Backed by President Biden, the House has passed a bill that would make Washington, DC, a state, and with it lock down the Democratic Party’s control of Congress. However, the bill faces an uphill battle in the Senate.
The Democrat-controlled House of Representatives voted on Thursday to pass HR. 51, a bill that would see the State of Washington, Douglass Commonwealth, become the 51st US State and the newest state admitted to the union since Hawaii in 1959. The bill passed on a party-lines vote of 216-208.
Some activists in the District of Columbia have pushed for statehood for a long time, but their cause was generally regarded as a fringe one, especially as the US Constitution requires that the nation’s capital be located in a federal district, under the direct control of Congress and separate from any other state. To get around this, HR. 51 proposes shrinking the federal district to a tiny sliver of land encompassing the White House, Supreme Court and Capitol.
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The statehood cause now has the support of the Biden administration, which released a statement on Wednesday decrying the current situation as a “denial of self-governance” for the district’s 700,000-plus residents, and claiming that statehood would “make our Union stronger and more just.”
Passing the bill, House Speaker Nancy Pelosi (D-California) said it would “finally address this unjust, unequal and undemocratic situation.” Republicans, on the other hand, decried the bill as a “power grab,” in the words of Minority Leader Kevin McCarthy.
“Democrats can’t pass their radical agenda through Congress, so they are trying to pack the court and make DC a state,” Colorado Rep. Ken Buck (R) tweeted on Thursday.
The Democrats’ D.C. statehood scheme is about two things: consolidating power and enacting radical policies.— Kevin McCarthy (@GOPLeader) April 22, 2021
The American people see right through this blatant power grab.
Democrats can’t pass their radical agenda through Congress, so they are trying to pack the court and make DC a state. pic.twitter.com/gMoDDENTeH— Congressman Ken Buck (@RepKenBuck) April 22, 2021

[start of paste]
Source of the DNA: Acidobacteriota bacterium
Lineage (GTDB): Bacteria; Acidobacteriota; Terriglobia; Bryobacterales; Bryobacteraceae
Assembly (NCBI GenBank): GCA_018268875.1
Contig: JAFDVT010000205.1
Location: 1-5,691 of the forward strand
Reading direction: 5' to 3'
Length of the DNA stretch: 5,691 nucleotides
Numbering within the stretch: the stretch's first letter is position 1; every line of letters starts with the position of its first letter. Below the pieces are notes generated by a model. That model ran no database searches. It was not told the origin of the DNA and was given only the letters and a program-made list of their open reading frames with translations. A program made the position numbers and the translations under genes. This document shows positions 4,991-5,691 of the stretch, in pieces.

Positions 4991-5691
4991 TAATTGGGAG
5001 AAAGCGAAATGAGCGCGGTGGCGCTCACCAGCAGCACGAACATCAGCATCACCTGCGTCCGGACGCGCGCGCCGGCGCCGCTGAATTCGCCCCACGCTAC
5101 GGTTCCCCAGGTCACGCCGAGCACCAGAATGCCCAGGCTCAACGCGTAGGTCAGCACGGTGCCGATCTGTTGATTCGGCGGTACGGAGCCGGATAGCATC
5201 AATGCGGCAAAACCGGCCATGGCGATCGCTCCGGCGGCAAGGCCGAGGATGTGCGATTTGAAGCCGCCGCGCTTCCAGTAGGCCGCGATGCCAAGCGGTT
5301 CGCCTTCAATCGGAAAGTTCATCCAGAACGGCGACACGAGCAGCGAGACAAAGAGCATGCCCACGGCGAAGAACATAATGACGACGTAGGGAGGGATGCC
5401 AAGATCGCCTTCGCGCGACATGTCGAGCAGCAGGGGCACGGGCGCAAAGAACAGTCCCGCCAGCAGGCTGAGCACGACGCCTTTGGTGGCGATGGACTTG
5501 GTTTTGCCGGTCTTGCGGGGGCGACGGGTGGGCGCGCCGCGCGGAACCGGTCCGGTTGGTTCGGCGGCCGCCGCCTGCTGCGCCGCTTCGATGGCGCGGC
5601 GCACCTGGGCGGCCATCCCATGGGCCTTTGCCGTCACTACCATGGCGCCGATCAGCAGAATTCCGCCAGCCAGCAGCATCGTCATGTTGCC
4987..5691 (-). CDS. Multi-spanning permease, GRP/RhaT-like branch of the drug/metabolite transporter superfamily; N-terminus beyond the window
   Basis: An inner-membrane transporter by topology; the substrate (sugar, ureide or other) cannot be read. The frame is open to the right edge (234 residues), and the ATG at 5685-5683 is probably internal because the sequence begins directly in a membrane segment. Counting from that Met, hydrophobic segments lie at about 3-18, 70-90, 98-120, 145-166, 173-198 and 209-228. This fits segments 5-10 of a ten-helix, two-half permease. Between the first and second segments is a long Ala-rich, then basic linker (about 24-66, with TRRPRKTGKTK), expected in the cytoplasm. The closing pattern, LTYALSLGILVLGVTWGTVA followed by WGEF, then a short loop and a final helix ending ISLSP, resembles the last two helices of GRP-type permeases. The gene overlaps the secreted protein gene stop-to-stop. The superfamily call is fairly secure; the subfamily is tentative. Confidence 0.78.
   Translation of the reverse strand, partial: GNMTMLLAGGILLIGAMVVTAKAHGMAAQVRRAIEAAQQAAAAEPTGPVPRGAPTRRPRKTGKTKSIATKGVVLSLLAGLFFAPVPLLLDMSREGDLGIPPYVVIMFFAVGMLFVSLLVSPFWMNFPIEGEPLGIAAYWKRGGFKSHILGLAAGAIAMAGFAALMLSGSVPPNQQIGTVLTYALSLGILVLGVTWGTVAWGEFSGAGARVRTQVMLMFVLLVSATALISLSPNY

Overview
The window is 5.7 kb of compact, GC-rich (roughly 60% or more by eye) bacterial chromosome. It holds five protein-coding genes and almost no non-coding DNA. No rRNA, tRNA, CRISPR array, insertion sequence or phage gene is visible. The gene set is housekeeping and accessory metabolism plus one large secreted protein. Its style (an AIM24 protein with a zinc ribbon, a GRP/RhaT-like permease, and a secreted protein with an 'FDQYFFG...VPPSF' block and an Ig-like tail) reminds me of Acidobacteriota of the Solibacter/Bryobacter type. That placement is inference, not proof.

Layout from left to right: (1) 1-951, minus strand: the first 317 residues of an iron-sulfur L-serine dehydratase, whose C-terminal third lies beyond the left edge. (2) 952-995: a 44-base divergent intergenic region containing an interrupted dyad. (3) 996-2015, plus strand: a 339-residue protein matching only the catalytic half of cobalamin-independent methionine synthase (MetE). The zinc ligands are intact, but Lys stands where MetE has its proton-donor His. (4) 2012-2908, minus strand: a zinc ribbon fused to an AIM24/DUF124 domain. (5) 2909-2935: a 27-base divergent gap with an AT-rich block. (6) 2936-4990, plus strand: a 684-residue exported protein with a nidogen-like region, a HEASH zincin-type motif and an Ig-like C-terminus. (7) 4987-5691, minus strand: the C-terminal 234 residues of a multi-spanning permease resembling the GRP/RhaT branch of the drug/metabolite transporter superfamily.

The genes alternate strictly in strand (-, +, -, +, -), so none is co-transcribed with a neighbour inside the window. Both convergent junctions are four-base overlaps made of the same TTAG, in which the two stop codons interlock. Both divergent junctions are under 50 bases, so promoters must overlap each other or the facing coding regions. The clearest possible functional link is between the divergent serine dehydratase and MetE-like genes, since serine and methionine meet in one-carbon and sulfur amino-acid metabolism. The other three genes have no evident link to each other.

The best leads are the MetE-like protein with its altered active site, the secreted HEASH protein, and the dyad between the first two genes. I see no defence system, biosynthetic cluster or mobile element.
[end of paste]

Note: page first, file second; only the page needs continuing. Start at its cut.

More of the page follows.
D.C. residents pay more federal taxes than 21 states, have a larger budget than 12 states & have a population larger than two states. The House will pass the Washington, D.C. Admission Act so residents will be closer to gaining the rights that they are fighting for and deserve. pic.twitter.com/OWEQcKRsRu— Nancy Pelosi (@SpeakerPelosi) April 22, 2021
For Democrats, there are distinct political advantages to statehood. For one, the new state would get two seats in the Senate, and these seats would almost certainly be filled by Democrats. The prospective state’s three electoral votes would also be a lock-in, given that the District has never in its history voted for a Republican presidential candidate.
Standing in the way, however, is the Senate. Democrats hold a single-seat majority there, once Vice President Kamala Harris’ tie breaking vote is taken into account. However, admitting DC to the union would require a 60-vote majority, unless the Democrats were to eliminate the upper chamber’s filibuster rules.
And standing in the way of both statehood and filibuster reform is Senator Joe Manchin of West Virginia. A Democrat representing a solidly Republican state, Manchin has repeatedly spoken out against ending the filibuster, and is unlikely to vote for statehood. Without Manchin, the Democrats lose their Senate majority, and Manchin will be in office until at least next November. Arizona’s Kyrsten Sinema also supports the filibuster and is not a surefire vote for DC statehood.
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Energized by their return to power, the Democrats are unlikely to be deterred, and HR. 51 also includes other partisan measures that were written off as Republican fear mongering prior to Biden’s election. One addition would federalize election rules, while a proposal in Congress seeks to expand the US Supreme Court to 13 justices – presumably so its current 6:3 ratio in favor of ‘conservative’ judges would be flipped to 7:6 the other way. The Biden administration has not openly supported the proposal, but Biden recently signed an executive order aimed at reevaluating the “membership and size” of the court.
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